Have you seen Error 49, Bad DLL calling convention, when running what appears to be your perfectly, well written code?
When this error occurs, it's usually after one of your procedures finishes and returns to its calling procedure. However, the message makes no sense because you haven't called a DLL. Debugging and stepping through your code drives you crazy because everything is working fine, yet the error keeps popping up.
It's driving you crazy and enough for you to throw away Access! What's going on?
Similarly, do your queries that have VBA code (such as Left, Mid, or UCase) start failing? How can something so simple all of a sudden stop working?
This can all be very confusing because it makes no sense. Everything looks fine. And Compact and Repair does not help.
The initial assumption is that the database is corrupt, which is partially true. People then resort to creating a new database and importing their objects into it which is time consuming and a pain. It solves the problem, but there's a much easier way.
Fortunately, there are a few options that can resolve this problem.
The first thing to check is whether the library references for your module code are valid. From the VBA IDE, go under Tools, References to see the list of referenced libraries and make sure none of the checked items say "Missing" in front of them. If so, fix that and your problem should go away. Assuming that's not the cause of the problem...
Unfortunately, over time, the part of your Microsoft Access database that stores VBA module code can become bloated, and in some cases, trigger strange errors such as Bad DLL calling convention.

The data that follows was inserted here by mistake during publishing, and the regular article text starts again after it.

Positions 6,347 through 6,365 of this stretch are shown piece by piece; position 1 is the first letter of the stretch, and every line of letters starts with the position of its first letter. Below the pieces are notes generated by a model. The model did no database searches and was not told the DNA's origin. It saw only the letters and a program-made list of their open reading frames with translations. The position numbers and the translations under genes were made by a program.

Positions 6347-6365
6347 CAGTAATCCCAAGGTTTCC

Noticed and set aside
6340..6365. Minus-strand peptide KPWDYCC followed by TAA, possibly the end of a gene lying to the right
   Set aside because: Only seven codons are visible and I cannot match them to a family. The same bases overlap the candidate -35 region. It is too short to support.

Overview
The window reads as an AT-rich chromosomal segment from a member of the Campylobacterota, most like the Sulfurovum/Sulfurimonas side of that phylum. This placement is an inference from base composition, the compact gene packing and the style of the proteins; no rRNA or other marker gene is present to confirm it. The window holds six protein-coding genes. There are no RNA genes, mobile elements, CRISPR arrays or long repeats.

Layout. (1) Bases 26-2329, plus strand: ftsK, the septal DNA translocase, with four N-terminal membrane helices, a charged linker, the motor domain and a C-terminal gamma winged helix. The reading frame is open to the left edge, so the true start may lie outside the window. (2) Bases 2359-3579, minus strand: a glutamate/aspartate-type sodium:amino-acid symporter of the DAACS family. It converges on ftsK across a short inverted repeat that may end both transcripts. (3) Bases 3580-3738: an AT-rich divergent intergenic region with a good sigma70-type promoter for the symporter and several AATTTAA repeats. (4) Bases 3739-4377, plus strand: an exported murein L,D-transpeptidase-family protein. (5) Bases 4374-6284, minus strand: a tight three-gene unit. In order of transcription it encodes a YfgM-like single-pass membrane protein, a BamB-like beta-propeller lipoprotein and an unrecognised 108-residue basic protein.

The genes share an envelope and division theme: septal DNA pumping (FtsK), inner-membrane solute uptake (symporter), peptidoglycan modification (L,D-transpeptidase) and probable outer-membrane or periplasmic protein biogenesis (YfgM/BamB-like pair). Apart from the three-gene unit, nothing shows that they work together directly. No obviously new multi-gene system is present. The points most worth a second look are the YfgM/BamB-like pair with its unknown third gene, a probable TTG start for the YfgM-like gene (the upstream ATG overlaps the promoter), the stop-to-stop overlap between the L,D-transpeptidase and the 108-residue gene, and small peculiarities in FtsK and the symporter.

As you compile and run code, VBA leaves behind old versions of the code that are no longer valid, but it is not always removed from the database. Database Compact and Repair only addresses the Jet tables in your database, and not the code. That's why it has no impact when this error arises.
Fortunately, Microsoft Access has a solution with the /decompile command line option.
When MS Access is started with this and you open a database, it discards all the old compilations and leaves just your VBA source code. You'll need to compile again to get the compiled state. After compacting, your database may be significantly smaller.
To decompile your database, follow these steps.
The database size should be reduced and the strange errors related to the VBA code should be gone.
To simplify doing this in the future (and you'll likely need this again), create a shortcut on your Windows desktop pointing to where your copy of Access is located:
C:\Program Files (x86)\Microsoft Office\root\Office16\MSACCESS.EXE /decompile
Then, whenever your database is acting oddly, you can easily launch the decompile version of Access to open your database and decompile it. In a few minutes, you're back up and running with a smaller database.
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